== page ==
17. Don’t ask for extra credit. I don’t give extra credit and neither do most other college professors; if they do, they would give it to the entire class not just to you individually. Extra credit is great for the strong students—it can boost their grades from an A to an A+. Weaker students who need a grade booster should spend their time doing the assigned work (which they often haven’t done—that’s why their grade is in trouble in the first place). Doing the assigned work is the best preparation for the exams in the class—it gives the best “bang for the buck.”
  18. Start assignments early and start studying early. Related: don’t email the professor late the night before (or worse, the day of) an exam or the due date for an assignment asking for help.
  19. Admit when you are wrong. It may be difficult, painful, or embarrassing, but it is liberating. Living with a lie or a guilty conscience is worse than coming clean.
  20. If you choose to drink alcohol, do so in moderation. Not all college students drink alcohol.
  21. Stay healthy: eat well, exercise, and get enough sleep.
  22. Take the courses you want to take, not the ones your parents want you to take.
  23. Beware of technology such as video games, movies, social media, etc. They can be unhealthy, addictive time sinks.
  24. Don’t read or send text messages in class.
  25. Try new things (clubs, sports, volunteering, etc.), but don’t spread yourself too thin.
  26. Call home, but not too often.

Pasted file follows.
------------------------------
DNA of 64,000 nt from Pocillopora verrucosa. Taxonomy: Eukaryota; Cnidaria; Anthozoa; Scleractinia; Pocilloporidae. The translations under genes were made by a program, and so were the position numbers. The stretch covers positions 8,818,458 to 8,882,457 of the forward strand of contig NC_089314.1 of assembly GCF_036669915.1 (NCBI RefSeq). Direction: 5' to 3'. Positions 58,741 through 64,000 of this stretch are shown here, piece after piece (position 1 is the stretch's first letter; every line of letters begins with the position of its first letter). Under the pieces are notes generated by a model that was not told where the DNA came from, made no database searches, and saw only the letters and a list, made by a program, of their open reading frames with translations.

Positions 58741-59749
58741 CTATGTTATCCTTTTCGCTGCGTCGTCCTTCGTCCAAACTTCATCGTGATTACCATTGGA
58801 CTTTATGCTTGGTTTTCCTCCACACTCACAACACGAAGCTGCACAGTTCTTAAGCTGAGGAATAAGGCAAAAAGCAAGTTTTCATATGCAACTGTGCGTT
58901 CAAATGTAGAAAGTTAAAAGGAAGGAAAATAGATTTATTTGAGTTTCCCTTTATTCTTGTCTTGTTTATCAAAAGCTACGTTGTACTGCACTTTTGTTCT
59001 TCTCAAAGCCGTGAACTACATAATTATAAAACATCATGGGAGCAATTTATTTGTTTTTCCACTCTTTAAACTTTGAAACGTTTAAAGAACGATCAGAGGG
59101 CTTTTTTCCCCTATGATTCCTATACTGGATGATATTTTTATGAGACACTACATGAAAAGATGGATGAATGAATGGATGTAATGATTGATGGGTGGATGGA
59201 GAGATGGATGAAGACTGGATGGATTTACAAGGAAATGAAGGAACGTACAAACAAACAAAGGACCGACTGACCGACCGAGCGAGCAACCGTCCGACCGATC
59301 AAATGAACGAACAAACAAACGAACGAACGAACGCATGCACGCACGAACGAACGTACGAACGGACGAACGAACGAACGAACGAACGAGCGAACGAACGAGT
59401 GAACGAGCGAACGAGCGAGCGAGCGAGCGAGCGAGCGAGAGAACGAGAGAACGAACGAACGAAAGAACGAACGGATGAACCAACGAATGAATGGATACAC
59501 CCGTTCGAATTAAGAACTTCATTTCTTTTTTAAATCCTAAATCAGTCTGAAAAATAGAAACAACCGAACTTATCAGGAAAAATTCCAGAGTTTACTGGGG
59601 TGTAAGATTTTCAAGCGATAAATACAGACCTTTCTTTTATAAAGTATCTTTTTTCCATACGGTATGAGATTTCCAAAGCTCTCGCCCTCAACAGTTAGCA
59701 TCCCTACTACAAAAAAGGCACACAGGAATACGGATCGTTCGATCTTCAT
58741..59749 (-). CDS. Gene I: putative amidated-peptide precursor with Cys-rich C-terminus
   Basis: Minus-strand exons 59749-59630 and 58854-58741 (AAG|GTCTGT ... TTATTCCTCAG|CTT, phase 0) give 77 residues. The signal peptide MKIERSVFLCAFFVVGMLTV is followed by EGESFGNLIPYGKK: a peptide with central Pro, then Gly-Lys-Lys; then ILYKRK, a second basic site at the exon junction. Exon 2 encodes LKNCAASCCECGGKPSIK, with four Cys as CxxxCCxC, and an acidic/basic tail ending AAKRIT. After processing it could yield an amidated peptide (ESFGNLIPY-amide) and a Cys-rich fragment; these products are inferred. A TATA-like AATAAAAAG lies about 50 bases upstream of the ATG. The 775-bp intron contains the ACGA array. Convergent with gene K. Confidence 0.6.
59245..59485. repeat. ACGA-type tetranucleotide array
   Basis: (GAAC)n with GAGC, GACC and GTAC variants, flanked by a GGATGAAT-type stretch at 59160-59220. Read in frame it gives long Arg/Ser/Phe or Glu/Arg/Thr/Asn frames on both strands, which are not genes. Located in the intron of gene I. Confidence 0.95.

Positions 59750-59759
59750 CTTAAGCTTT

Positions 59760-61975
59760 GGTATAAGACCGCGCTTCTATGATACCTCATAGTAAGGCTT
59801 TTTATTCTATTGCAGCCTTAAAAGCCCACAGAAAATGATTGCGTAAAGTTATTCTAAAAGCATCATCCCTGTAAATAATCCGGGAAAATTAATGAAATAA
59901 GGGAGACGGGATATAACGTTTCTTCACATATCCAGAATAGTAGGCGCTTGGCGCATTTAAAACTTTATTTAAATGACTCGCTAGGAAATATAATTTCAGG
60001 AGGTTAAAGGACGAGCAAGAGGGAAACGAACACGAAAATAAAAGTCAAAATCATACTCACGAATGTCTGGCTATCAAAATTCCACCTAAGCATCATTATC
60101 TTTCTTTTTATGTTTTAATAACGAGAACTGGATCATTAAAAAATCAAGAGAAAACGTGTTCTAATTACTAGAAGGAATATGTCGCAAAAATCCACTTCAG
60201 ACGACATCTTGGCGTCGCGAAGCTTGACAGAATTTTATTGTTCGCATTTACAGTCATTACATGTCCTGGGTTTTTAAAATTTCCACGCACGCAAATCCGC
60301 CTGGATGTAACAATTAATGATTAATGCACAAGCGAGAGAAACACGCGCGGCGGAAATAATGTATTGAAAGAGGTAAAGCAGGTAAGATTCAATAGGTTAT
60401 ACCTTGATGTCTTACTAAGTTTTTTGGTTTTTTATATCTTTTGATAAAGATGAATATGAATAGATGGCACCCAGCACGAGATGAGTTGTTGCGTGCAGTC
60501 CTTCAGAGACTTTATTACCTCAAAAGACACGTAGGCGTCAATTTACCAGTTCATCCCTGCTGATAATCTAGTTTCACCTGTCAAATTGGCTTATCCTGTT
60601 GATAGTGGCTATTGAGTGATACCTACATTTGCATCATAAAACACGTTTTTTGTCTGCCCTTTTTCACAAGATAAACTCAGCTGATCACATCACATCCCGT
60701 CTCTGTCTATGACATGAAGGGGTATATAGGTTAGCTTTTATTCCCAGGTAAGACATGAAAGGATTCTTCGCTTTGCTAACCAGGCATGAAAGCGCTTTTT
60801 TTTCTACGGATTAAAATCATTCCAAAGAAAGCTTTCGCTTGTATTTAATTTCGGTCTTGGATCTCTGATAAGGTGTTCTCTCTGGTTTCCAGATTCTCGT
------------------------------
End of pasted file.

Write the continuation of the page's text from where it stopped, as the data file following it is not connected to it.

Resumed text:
27. Get off campus and explore the area. Eat in restaurants, go for a hike, see a movie, visit a museum, etc.
  28. Study abroad.
  29. Do not beg your professor for more points on your graded work. If you have doubts about the grading, ask the professor to explain his or her reasoning. Most likely, if there was a grading error, your professor will fix it.
  30. Show up for appointments and be punctual.
  31. Don’t let your parents fight your battles. Professors cannot speak with your parents anyway (without a FERPA release).
  32. If things start going wrong, see a counselor. Each year the counseling center is used by 15–20% of the student body. The service is completely confidential; they won’t notify your parents, your professors, your friends, or your insurance company.
  33. Let go of your high school anxieties. Your classmates didn’t know you in high school. Make new friends, wear new clothes, listen to different music, and try new things.
  34. Don’t lie to your professors; they’ve heard them all (otherwise known as the “dead grandmother rule”). (A retired professor I know used to send a condolence card to the student’s parents every time a student informed him of a death in the family.)
  35. Be considerate of the neighbors. Not everyone in town is a college student. Keep this in mind when you are returning from a party at 2:00 AM.
  36. Be a good roommate.
  37. Don’t cheat. The penalties are steep if you are caught. If you are not caught you will have to contend with a guilty conscience. Cheating will produce a short-term gain and a long-term loss. Besides, it is a slippery slope—this is not the way you want to conduct the rest of your life.
  38. Become a novice. You’ll learn more and get more out of college if you don’t hold onto the attitude that you know everything already.
  39. Go on a road trip.
  40. Look at your final exam schedule before scheduling your flight home.
  41. Have a growth mindset (not a fixed mindset)—you can improve at anything if you put in the time and effort.